The purpose of the document which is in fact a Communication to the European Parliament and the Court is to review the current agencies, how they are structured and how they work. It seeks to lay the ground work for a common framework for regulatory agencies but the Commission announces that it will withdraw its proposal for an interinstitutional agreement on the operating framework for regulatory agencies (COM (2005) 59).
It concentrates on regulatory agencies of which there are now 29. A regulatory agency is a body governed by EU law, distinct from the EU Institutions (Council, Parliament, Commission, etc.) with its own legal personality. It is set up by a directive or regulation in order to accomplish a very specific technical, scientific or managerial task. For a list of them, see here. The three CFSP agencies are listedhere. The Police and Judicial Cooperation in Criminal Matters agencies are listed here.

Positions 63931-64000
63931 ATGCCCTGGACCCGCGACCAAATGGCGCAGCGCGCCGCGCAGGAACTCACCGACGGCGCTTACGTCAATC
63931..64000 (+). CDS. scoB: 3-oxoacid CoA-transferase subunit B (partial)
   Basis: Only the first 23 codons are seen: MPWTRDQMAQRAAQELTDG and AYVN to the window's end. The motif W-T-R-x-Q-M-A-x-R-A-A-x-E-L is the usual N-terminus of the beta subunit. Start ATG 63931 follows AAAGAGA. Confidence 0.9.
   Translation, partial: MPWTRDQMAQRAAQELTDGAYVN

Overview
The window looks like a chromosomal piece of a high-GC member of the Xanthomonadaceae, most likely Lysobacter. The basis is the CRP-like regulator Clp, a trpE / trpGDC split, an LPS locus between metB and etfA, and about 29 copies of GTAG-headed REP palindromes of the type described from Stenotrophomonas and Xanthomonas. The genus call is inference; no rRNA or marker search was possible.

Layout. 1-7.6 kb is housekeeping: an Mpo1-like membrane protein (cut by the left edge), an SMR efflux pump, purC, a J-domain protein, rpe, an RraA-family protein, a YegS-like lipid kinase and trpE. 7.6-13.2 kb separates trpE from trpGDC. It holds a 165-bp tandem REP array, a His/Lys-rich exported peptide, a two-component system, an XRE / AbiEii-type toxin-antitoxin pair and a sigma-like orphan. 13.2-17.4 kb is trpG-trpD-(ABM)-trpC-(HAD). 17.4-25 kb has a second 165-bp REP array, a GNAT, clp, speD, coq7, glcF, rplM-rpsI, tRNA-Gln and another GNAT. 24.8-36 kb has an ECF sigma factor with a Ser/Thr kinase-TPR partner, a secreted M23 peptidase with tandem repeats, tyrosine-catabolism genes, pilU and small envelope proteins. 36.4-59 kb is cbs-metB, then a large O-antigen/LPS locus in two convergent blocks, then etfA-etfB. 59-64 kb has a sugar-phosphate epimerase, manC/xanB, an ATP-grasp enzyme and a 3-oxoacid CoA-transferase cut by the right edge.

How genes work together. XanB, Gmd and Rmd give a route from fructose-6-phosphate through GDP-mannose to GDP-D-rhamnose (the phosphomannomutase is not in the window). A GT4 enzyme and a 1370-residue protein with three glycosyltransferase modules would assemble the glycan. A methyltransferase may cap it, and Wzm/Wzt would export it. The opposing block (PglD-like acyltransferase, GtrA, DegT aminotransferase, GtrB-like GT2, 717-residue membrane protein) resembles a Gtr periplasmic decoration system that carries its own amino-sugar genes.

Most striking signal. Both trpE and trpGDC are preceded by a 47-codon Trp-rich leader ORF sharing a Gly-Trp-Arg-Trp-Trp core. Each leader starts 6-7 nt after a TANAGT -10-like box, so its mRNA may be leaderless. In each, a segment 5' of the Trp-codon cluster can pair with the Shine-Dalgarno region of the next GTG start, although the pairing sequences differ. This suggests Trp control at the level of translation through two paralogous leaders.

According to the Communication, regulatory agencies employ an incredible 3800 staff.
Executive agencies, on the other hand, are not covered by this Communication. They areorganizations entrusted with certain tasks relating to the management of one or more Community programs, are set up for a fixed period and must located in Brussels or Luxembourg. They are established in accordance with Council Regulation 58/2003. For a list, see here.